This Week's Reads

Nick Licata, Julie Orringer, and Garrison Keillor.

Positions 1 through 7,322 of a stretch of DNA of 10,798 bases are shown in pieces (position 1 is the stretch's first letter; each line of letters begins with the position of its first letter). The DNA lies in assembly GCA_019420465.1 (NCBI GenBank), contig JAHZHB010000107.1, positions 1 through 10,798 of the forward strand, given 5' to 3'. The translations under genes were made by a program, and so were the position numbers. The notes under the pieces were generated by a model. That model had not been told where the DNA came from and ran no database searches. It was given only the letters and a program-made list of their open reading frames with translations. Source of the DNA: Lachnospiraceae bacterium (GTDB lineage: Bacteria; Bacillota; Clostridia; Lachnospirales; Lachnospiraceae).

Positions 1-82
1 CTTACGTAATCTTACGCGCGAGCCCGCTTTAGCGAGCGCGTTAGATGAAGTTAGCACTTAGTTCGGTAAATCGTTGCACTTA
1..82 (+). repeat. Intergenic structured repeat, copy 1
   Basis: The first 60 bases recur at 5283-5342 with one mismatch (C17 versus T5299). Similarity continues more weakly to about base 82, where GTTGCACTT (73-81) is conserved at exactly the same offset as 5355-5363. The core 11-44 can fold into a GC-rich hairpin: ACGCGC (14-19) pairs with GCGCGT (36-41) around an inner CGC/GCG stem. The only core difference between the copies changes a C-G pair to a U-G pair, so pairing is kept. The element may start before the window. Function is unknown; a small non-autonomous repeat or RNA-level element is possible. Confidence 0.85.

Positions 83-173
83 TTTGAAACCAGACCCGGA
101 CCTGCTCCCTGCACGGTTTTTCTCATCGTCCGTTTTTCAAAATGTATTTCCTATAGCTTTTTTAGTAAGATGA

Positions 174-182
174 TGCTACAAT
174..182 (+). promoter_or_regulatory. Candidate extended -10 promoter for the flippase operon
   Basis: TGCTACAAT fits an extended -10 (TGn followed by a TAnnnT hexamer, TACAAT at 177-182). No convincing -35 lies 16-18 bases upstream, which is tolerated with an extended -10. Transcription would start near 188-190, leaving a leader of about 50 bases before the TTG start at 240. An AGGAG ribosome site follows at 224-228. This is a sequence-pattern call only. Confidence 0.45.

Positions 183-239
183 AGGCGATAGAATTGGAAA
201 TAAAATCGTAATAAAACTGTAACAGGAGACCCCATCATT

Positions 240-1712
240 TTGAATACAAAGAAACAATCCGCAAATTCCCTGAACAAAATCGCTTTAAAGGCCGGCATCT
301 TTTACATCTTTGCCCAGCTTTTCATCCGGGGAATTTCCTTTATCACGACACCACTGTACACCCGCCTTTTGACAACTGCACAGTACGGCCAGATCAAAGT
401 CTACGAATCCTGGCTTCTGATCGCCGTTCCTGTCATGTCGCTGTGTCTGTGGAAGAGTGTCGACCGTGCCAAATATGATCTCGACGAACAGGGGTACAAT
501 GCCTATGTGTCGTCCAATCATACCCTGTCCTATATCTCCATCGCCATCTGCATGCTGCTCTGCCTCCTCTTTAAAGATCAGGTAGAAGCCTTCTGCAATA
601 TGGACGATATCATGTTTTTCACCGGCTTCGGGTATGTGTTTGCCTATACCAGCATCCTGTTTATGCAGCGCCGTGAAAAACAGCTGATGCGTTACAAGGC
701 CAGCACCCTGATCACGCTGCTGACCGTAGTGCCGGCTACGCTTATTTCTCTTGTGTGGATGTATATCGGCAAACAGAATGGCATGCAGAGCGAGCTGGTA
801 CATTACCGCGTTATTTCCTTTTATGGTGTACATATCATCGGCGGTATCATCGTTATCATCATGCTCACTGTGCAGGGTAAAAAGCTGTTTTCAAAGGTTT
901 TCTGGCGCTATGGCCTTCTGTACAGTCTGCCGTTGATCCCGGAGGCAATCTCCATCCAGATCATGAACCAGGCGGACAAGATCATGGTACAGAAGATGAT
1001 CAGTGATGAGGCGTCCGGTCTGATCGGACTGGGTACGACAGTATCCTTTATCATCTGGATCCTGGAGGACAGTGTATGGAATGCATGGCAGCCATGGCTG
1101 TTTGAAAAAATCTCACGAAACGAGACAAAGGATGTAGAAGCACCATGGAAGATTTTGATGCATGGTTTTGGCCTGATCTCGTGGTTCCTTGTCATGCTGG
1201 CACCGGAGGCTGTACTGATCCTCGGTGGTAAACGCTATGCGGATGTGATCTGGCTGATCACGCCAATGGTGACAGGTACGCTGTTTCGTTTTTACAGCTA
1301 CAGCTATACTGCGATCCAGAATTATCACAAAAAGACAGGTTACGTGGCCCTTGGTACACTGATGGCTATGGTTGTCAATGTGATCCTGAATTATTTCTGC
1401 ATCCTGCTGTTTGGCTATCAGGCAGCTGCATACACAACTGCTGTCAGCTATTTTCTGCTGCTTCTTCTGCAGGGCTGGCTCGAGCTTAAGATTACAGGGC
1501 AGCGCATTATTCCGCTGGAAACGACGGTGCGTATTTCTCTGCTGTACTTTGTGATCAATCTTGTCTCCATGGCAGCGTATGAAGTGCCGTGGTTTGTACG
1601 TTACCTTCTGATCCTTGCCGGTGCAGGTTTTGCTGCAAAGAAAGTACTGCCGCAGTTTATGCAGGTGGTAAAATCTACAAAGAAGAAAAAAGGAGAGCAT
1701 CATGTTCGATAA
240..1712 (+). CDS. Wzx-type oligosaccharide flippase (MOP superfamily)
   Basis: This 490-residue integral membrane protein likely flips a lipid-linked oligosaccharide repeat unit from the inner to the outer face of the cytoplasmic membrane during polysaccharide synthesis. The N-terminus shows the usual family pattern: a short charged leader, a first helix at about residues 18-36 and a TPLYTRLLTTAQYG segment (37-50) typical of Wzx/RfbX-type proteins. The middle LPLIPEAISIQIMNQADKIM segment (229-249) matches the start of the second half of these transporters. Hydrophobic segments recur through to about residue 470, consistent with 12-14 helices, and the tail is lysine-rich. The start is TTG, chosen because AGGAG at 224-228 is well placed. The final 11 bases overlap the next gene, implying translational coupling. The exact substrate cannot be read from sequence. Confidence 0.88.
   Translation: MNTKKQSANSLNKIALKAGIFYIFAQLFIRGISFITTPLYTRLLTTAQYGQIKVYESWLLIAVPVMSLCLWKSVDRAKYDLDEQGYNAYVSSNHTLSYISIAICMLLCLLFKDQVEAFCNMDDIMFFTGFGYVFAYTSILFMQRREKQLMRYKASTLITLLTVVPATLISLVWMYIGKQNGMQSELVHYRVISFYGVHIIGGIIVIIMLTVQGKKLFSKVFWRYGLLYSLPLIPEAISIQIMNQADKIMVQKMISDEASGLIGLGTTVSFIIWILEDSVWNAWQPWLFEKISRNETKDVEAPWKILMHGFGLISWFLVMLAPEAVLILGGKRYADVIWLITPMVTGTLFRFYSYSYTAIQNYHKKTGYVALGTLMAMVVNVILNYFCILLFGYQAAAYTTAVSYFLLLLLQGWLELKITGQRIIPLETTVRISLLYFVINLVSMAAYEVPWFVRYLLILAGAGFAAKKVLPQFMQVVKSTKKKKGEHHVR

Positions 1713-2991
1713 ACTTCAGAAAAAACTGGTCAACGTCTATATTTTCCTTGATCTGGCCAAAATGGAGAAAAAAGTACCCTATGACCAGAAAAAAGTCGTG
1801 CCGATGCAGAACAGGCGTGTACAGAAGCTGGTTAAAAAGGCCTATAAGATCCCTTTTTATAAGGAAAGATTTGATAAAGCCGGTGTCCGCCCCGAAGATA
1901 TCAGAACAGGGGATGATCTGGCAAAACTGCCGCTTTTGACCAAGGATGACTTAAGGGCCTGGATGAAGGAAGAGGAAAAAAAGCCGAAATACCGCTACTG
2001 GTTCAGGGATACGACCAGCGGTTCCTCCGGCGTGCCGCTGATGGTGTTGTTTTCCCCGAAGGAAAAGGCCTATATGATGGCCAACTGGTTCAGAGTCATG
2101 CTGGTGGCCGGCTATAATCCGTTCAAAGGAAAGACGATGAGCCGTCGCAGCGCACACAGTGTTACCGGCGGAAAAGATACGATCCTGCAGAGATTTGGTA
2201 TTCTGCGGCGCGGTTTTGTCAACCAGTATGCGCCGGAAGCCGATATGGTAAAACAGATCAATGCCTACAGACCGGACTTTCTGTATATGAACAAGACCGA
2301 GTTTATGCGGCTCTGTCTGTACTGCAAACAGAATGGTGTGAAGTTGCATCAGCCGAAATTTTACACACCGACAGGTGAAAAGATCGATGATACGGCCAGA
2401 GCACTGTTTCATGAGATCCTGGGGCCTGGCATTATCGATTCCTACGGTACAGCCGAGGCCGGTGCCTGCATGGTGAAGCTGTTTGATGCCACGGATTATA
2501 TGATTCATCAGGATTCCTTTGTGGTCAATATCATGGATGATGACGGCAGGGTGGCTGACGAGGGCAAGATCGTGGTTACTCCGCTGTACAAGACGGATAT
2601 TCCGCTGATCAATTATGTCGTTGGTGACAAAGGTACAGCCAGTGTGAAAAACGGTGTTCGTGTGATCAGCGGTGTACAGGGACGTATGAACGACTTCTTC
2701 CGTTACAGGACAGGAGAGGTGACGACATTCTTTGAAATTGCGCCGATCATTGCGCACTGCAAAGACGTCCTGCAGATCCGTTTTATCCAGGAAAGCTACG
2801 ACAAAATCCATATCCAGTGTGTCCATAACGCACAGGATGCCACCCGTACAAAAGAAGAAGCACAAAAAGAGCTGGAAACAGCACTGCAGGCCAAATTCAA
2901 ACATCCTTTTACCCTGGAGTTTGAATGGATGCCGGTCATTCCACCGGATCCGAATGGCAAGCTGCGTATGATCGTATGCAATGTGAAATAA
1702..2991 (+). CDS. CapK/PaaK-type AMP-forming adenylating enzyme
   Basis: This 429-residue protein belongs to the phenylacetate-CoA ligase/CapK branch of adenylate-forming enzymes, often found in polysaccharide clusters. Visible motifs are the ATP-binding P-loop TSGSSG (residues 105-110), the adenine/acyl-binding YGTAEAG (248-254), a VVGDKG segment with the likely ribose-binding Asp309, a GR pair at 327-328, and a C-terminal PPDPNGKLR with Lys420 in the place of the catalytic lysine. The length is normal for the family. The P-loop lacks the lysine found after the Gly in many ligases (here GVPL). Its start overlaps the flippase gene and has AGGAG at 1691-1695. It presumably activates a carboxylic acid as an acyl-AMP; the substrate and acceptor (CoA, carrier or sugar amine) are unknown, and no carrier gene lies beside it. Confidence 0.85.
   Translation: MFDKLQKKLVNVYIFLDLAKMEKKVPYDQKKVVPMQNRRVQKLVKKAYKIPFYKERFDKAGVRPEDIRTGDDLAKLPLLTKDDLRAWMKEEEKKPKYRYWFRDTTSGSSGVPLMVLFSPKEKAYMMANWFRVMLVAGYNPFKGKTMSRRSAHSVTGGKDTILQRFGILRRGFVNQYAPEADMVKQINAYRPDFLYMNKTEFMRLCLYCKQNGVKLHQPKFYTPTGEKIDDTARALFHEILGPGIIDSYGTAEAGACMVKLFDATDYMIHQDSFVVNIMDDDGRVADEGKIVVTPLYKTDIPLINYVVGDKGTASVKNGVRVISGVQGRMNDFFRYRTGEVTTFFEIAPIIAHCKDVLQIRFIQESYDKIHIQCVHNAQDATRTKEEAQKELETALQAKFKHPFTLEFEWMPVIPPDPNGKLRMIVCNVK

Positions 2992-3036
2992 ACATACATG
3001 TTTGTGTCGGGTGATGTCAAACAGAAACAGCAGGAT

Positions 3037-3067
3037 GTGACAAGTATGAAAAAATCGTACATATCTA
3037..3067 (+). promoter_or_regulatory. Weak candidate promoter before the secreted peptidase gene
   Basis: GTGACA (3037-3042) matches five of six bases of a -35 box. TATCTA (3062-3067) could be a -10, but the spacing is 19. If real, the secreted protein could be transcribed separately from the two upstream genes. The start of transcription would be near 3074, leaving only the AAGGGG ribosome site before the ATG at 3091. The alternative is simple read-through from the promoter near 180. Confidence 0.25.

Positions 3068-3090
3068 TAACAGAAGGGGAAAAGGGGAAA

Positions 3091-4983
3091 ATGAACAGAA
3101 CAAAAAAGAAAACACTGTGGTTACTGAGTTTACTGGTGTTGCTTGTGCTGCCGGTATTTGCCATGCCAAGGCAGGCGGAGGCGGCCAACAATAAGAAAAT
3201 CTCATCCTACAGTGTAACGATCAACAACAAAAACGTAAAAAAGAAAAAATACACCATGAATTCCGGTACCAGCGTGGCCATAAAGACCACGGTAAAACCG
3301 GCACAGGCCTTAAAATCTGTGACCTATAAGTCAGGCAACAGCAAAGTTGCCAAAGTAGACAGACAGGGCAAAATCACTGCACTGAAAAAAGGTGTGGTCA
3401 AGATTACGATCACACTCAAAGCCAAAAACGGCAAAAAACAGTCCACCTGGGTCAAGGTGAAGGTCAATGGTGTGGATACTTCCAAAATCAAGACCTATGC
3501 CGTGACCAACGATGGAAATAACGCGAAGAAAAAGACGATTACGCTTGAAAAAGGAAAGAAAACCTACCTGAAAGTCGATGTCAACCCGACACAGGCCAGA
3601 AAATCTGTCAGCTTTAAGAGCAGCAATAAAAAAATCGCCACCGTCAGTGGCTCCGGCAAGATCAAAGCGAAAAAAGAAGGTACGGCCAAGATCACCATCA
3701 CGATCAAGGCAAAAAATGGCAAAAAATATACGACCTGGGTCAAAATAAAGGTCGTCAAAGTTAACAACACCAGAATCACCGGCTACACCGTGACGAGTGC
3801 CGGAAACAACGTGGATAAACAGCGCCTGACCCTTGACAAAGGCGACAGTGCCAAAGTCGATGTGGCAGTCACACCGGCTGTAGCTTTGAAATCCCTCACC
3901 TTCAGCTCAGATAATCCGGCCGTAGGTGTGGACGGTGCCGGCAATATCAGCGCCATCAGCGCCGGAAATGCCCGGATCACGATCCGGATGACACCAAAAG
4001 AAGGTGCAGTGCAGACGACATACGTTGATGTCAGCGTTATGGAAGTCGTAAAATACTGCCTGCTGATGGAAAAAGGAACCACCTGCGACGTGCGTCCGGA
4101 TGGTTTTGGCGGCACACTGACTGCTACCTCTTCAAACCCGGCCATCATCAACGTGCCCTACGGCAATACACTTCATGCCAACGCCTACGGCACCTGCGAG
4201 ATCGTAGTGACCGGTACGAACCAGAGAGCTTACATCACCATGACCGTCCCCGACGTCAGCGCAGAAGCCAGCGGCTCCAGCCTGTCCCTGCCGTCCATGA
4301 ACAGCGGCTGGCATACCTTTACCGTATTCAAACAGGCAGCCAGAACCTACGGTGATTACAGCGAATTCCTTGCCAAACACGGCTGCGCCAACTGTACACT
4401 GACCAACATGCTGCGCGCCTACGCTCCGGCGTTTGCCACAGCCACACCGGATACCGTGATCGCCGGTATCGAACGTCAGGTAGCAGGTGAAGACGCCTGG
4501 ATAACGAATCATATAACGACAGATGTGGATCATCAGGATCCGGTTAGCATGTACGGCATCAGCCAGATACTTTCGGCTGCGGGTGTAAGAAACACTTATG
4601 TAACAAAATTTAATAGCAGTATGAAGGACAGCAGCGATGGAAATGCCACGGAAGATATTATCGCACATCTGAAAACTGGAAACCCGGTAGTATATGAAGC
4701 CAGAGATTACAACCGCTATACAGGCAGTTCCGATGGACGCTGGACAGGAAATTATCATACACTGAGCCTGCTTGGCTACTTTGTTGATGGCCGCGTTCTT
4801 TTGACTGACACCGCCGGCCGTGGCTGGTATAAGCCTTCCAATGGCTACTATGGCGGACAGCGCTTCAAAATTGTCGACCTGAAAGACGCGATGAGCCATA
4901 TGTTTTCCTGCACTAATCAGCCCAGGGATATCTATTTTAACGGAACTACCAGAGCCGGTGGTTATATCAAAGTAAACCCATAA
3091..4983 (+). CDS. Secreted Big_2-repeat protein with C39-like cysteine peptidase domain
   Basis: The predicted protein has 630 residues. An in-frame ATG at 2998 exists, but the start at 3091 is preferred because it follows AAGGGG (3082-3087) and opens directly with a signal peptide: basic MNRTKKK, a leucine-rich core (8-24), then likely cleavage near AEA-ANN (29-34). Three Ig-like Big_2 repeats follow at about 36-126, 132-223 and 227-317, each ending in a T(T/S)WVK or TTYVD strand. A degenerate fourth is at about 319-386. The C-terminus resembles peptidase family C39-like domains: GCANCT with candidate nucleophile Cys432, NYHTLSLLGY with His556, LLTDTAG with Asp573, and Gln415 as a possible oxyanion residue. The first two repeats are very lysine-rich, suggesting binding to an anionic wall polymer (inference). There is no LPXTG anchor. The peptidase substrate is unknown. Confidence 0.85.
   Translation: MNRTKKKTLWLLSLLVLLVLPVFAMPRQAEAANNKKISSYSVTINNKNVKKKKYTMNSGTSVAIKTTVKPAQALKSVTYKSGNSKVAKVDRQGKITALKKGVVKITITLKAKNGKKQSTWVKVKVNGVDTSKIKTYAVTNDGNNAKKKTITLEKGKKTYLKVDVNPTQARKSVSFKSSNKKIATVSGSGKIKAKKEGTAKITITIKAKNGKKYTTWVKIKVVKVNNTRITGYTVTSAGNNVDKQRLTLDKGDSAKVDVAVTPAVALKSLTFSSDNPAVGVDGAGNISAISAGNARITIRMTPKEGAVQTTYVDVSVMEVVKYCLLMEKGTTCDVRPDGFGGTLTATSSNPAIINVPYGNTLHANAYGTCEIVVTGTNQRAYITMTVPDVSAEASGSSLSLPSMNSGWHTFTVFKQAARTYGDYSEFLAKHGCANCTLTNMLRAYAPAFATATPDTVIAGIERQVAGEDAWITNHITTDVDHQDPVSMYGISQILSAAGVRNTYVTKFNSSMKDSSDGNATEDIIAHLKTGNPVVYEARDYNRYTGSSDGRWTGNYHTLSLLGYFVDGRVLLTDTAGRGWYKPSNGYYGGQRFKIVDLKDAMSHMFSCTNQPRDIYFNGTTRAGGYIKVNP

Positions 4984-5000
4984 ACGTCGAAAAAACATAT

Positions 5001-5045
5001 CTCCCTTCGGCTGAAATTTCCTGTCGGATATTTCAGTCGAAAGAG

PRINCESS BIANCA AND THE VANDALS